Document Type

Conference Presentation

Publication Date



Engineering education models have recently embraced the entrepreneurial mindset as a desired outcome of undergraduate engineering education. Interdisciplinary active learning strategies have been suggested as an effective pedagogy for engaging student engineers in undergraduate engineering education. Recent research suggests that active, social learning in context can lead to improvements in learner innovation, problem-solving, curiosity, retention and accessibility of knowledge, value-creation, and other desired learning outcomes. Much of the recent adoption of active and collaborative learning, self-directed learning, problem-based and project-based learning (PBL), peer to peer learning, and other similar learning strategies are aimed at developing innovative and entrepreneurial mindset skills, but they have been limited to Capstone Design courses. Our aim is to develop the entrepreneurial mindset much earlier in the student engineers’ undergraduate education.

The Iron Range Engineering program is entrepreneurial in nature, based on continuous improvement, self-directed learning, and reflective practice. Our student engineers learn in context, by applying technical engineering knowledge in project teams working on industry-sourced projects, each of the four semesters of their junior and senior years. In addition, freshman and sophomores enrolled in pre-engineering studies in a closely aligned community college are included in the culture, many activities, and teaching staff of the upper division program.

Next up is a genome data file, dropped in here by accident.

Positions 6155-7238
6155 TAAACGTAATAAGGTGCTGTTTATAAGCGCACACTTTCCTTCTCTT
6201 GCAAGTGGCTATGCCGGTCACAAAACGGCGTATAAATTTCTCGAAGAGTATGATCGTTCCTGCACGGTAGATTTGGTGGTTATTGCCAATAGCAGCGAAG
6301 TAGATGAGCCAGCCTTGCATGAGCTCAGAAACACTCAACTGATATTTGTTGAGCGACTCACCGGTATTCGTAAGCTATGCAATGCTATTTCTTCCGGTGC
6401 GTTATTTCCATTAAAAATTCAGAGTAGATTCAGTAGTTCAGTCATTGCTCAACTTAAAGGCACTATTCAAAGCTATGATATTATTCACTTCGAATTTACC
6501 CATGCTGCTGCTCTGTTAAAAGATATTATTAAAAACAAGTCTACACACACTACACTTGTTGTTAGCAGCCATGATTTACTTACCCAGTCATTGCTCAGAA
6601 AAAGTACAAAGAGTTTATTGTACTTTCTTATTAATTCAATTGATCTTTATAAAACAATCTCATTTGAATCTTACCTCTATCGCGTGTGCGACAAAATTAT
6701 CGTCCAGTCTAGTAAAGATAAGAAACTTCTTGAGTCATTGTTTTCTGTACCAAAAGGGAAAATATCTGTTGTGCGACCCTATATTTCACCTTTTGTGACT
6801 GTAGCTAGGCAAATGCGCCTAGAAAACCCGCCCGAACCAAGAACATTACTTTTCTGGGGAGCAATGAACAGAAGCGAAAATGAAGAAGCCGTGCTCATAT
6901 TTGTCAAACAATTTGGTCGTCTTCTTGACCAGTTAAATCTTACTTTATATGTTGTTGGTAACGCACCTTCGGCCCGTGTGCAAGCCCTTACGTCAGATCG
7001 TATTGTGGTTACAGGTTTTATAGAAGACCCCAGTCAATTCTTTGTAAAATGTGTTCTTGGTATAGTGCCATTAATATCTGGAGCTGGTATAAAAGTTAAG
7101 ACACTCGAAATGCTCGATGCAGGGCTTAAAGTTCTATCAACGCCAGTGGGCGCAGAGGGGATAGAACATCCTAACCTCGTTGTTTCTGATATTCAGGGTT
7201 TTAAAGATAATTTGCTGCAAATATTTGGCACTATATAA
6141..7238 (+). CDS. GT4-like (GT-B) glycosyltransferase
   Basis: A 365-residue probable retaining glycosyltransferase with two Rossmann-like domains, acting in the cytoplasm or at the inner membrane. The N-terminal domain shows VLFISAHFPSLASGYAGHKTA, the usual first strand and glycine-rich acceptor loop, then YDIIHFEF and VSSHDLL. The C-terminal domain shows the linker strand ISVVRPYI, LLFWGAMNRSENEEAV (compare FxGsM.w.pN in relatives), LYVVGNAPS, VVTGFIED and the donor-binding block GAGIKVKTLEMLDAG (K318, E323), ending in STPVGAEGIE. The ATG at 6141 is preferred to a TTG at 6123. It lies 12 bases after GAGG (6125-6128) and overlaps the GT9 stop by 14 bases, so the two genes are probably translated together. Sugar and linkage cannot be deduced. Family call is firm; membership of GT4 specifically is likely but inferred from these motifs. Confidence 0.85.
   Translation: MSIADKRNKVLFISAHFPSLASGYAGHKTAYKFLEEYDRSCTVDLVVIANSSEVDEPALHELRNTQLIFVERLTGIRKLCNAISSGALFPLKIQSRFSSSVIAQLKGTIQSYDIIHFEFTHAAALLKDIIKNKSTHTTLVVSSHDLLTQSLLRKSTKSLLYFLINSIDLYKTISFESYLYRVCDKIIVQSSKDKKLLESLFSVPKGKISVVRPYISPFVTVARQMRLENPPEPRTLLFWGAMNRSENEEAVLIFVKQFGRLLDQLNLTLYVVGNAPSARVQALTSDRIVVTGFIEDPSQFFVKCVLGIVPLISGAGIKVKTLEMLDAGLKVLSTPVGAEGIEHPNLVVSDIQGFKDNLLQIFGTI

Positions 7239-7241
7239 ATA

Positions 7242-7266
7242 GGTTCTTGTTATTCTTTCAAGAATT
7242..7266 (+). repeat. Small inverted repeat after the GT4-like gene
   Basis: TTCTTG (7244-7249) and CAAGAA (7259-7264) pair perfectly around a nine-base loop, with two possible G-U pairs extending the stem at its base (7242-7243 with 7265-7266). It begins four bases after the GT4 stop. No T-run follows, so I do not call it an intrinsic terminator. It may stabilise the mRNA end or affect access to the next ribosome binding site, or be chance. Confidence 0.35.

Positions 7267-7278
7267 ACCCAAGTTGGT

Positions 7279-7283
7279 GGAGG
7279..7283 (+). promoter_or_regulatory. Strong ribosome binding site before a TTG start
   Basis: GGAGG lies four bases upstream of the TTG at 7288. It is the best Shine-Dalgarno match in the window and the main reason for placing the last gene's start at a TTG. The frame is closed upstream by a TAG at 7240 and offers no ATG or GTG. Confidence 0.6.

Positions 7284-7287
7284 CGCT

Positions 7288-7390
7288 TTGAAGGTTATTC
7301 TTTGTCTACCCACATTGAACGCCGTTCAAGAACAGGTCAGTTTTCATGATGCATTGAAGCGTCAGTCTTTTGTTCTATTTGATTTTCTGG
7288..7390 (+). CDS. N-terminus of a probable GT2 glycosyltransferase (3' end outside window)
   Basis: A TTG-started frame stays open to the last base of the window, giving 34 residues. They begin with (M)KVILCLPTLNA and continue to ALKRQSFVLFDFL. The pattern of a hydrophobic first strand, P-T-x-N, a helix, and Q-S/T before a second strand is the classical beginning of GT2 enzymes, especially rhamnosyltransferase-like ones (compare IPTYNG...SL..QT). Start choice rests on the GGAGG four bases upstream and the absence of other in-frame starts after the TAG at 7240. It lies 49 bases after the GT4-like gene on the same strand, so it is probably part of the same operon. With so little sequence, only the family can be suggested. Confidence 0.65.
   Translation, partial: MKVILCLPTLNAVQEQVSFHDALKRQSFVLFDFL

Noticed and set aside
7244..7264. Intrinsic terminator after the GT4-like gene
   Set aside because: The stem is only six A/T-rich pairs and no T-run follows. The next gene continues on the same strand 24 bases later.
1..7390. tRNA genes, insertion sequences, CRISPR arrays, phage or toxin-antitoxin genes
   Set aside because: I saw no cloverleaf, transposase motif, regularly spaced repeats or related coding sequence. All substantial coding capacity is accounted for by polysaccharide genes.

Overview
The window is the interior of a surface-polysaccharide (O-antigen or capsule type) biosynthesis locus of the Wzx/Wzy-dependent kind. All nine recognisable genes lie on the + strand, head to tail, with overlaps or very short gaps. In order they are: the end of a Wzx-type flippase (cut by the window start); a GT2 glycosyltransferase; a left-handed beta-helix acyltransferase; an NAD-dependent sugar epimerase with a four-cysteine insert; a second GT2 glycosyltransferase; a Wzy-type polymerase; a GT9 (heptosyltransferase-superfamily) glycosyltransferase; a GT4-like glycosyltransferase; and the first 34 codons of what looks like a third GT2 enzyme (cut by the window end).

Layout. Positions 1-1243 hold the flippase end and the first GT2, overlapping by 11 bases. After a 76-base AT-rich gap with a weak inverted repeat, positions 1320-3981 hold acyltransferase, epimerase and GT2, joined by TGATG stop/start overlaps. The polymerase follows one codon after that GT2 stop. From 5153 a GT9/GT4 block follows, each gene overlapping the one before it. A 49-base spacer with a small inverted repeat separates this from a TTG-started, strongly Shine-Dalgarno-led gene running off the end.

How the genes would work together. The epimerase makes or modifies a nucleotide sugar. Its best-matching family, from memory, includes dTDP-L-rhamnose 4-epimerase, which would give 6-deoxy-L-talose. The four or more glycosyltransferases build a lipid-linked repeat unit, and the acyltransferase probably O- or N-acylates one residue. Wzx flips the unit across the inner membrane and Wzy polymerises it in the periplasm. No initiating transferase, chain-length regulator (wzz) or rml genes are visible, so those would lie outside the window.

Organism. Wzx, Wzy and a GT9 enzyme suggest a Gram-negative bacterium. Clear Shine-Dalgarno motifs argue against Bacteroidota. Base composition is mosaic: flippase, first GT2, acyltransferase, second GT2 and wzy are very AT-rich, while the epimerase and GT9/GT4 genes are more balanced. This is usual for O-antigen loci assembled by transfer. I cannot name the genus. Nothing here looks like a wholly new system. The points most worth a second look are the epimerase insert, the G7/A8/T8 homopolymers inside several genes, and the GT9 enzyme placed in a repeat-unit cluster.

Drawing from the Kern Family Foundation’s Engineering Unleashed program and Innovating Curriculum with Entrepreneurial Mindset (ICE) workshops, faculty in the program were introduced to the entrepreneurial mindset in the summer of 2017. In the Fall, 2017 semester, they developed and piloted several entrepreneurial-minded learning (EML) modules across the curriculum of our program (approx. 100 students in lower and upper divisions), ranging from Statics in Sophomore year, to Entrepreneurship and Statistics in the Junior year, and Three-Phase and Signals and Systems for the Seniors, among others. Entrepreneurial Mindset was also reinforced in Design class and applied in project work.

This paper describes the experiences of faculty and students in the implementation of entrepreneurial mindset modules adopted in our program, as well as preliminary results of this rapid deployment in an interdisciplinary engineering program. We use a case study format to report auto-ethnographic stories from both faculty and student perspectives.

Early results are promising. After two semesters of simultaneous deployment of entrepreneurial mindset across the curriculum, faculty are engaged and working collaboratively to improve and extend this type of entrepreneurial learning even further into the program. The impact on ABET and KEEN outcomes are addressed. Student feedback is also positive. The pervasiveness of the application of entrepreneurial mindset is present in student reflections, project technical documents, design reviews, oral exams, and other student work. The entrepreneurial mindset has become part of the culture of our program in a short time, which we view as a positive outcome. The experiences of the participating faculty members are presented in the paper, as well as student reflections on the application of entrepreneurial mindset in their courses and design projects. Planned next steps are also addressed in the paper.


Integrated Engineering